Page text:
Would the last one out please turn the lights out?

How many Bayern fans does it take to spend a pfennig


Things I learned last night:

- Yet another utterly humiliating Champions League capitulation was made all the more distressing because at half-time, it felt as if this was just about the first time this season that we've witnessed a properly motivated Aaron Ramsey (playing like he was wearing a Wales shirt!) and Theo Walcott. Could it be that Ramsey was finally able to cast off the shackles in the absence of Özil? But then at the same time, one has to wonder if the Arsenal performance during the first forty-five would've proved quite so acceptable, if they were playing against a Bayern team who hadn't already qualified?

- I find that it is often the little things that are most revealing and for me, I couldn't help but wonder if evidence of just quite to what extent the wheels have come off at the club was seen in the opening minutes against Bayern. I think it was our first corner of the game, right in front of us (and the raucous Krauts), when I noticed the Ox walking over, to hand a somewhat surprised looking Granit Xhaka the ball. Perhaps I'm guilty of reading too much into it, but I had to wonder just what exactly the Gunners do at London Colney every day, when the team isn't sufficiently prepared to know precisely who is on corner duty before they take to the field?

- On the radio before the game, they were discussing Robert Pires' appearance on TV earlier in the evening. After Wenger had spent most of the previous day's press conference denying the rumours of a training ground bust up, apparently it appears as if Bobby didn't receive this "party line" directive and (embarrassingly for AW) happily admitted that an incident had taken place.

- As happened in Munich, it was most disconcerting when Koscielny made his premature departure to witness quite how incapable Mustafi was of marshalling his defence. No matter how farcically incompetent the officials were, considering how optimistic I was about his strength of personality when Mustafi first arrived, Shkodran's failure to step up and show some leadership traits when we lost Laurent, this left me feeling most depressed, wondering if any of last summer's signings are destined for long-term success at the club?

- I wonder how many of our team wished they'd been in Welbeck's shoes and avoided the ensuing ignominy by falling ill prior to KO? All credit to Bellerin for coming out and fronting up to the TV cameras after the final whistle, but then I'd expect nothing more of just about the only player in red and white to show respect for those of us Gooners who remained right to the bitter end (although I must admit, I was wondering if I lit a fag, whether the stewards might do me the favour of throwing me out :-) But this was in complete contrast to Özil, since when Wenger rolled the dice, sending all three subs on with 15 mins to play, Peres and Coquelin were both stripping off, while Mesut was standing there, still in his training vest, as if he was bemusedly pondering "Who me?".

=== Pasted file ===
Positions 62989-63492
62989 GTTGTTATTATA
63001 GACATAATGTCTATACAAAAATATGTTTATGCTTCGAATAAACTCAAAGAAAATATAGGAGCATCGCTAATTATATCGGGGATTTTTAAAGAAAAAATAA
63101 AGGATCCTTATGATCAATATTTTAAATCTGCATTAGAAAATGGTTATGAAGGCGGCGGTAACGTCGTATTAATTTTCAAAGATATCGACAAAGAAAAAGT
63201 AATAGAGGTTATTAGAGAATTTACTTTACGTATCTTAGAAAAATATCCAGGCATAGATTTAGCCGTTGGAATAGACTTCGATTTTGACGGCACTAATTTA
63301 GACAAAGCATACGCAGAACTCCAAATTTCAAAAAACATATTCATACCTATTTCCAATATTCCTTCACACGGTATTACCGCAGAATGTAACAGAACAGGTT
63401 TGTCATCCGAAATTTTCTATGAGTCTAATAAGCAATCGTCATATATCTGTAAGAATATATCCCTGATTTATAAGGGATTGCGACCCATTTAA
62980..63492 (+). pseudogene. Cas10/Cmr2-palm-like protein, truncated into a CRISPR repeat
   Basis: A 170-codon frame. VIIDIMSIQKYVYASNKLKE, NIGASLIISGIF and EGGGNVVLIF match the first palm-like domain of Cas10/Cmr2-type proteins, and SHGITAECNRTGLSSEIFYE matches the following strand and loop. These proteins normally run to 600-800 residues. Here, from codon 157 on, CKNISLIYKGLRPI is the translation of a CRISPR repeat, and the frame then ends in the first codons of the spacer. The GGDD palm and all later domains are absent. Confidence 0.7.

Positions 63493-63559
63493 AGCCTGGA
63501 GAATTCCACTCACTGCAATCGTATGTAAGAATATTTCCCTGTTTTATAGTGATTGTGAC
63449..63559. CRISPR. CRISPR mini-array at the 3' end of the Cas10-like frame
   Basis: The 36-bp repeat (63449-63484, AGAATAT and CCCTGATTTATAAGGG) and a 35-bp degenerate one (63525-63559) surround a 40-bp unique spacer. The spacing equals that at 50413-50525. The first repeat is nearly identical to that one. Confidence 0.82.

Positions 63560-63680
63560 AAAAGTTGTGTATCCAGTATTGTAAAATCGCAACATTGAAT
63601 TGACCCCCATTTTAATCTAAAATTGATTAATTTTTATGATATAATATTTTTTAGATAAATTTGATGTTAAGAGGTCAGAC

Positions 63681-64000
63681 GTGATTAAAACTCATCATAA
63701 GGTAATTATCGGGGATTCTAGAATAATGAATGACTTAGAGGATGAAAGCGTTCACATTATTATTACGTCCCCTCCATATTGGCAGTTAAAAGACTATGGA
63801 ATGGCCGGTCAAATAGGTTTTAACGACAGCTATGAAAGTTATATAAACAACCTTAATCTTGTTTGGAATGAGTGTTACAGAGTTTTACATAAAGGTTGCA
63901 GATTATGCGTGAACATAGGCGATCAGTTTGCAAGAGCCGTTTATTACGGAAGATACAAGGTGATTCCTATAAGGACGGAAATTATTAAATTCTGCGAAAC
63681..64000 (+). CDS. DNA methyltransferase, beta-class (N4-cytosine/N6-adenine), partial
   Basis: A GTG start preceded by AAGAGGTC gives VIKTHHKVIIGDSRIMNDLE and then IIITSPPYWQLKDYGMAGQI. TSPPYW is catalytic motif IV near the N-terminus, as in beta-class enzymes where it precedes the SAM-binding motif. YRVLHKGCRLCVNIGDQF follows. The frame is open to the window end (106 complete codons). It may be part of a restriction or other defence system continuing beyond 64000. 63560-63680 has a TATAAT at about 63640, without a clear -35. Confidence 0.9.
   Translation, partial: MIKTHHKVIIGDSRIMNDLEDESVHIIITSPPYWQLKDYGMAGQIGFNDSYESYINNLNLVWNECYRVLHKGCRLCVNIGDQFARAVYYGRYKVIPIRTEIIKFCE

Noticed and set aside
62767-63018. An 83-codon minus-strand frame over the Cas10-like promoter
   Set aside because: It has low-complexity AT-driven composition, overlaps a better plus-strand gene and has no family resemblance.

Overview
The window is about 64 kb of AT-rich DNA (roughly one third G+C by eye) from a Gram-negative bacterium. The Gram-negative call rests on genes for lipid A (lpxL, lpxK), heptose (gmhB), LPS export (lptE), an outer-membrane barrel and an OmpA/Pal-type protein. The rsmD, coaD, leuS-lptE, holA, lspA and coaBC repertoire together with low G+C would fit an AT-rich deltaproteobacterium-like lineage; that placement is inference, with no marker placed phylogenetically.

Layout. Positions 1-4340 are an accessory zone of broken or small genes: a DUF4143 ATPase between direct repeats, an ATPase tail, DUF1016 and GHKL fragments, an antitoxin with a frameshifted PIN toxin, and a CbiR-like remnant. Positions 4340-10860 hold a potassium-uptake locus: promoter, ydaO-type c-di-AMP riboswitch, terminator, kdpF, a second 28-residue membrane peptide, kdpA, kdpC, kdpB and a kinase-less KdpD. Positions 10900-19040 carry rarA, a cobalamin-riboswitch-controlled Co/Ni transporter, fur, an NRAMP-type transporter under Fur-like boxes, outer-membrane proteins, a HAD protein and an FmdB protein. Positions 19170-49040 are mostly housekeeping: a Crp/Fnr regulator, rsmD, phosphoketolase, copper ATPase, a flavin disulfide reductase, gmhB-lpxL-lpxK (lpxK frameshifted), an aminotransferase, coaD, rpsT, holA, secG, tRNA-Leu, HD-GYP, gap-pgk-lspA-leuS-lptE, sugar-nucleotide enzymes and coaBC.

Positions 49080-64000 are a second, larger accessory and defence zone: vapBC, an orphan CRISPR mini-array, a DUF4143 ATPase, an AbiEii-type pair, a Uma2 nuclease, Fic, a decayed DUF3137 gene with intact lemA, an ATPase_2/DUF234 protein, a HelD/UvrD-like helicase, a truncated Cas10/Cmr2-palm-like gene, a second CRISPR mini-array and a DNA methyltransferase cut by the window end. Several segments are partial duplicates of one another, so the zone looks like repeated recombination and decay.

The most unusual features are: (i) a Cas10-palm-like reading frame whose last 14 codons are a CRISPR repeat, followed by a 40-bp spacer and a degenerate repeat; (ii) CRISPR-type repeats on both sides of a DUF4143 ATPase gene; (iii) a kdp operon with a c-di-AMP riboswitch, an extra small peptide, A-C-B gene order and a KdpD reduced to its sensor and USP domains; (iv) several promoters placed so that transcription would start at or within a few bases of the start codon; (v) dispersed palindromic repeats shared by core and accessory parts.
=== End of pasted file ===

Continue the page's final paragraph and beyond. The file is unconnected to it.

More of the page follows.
But then we were already 1-2 down (I think) and down to 10 men and in Özil's shoes, you could hardly blame him for his reluctance to be a party to the fiasco that followed. As much as I adore watching Mesut play and for all his "Ya ya Gunners" tweets, he hardly strikes me as being the sort of person who is ever going to put the honour and pride of the Arsenal, before self.

The fact that Özil seems to be in a position where he can dictate whenever he fancies time off, it strikes me that this sort of prima-donna situation can hardly have a positive impact upon team spirit. Am I being unrealistic to want a return to the days when the entire squad travelled with the team to every match, whether they are on the team-sheet or  not?

- Meanwhile if Arsène does decide to make his exit this summer and as looks most likely, we are also destined to witness the departure of Sanchez, should Özil join him and we lose what are our only two genuine world class stars and the new incumbent is left struggling to attract replacement as a result of a failure to finish in the top four, I fancy it might be worth betting ones shirt on Wenger's successor getting the sack in his first season!

- Finally, I wonder how many Gooners would be willing to suffer the ultimate humiliation of losing to non-league Lincoln on Saturday, if this was guaranteed to seal Arsène's fate?

Personally speaking, I retain enough appreciation and affection for the obdurate old bugger that I wish he'd bite the bullet and announce his impending retirement now. Aside from the fact that this might be the only means of getting a response out of this group of players, to galvanise both them and us into making the unified effort to give him a decent send off, I just can't bear the thought of enduring another couple of months worth of unenjoyable acrimony at every game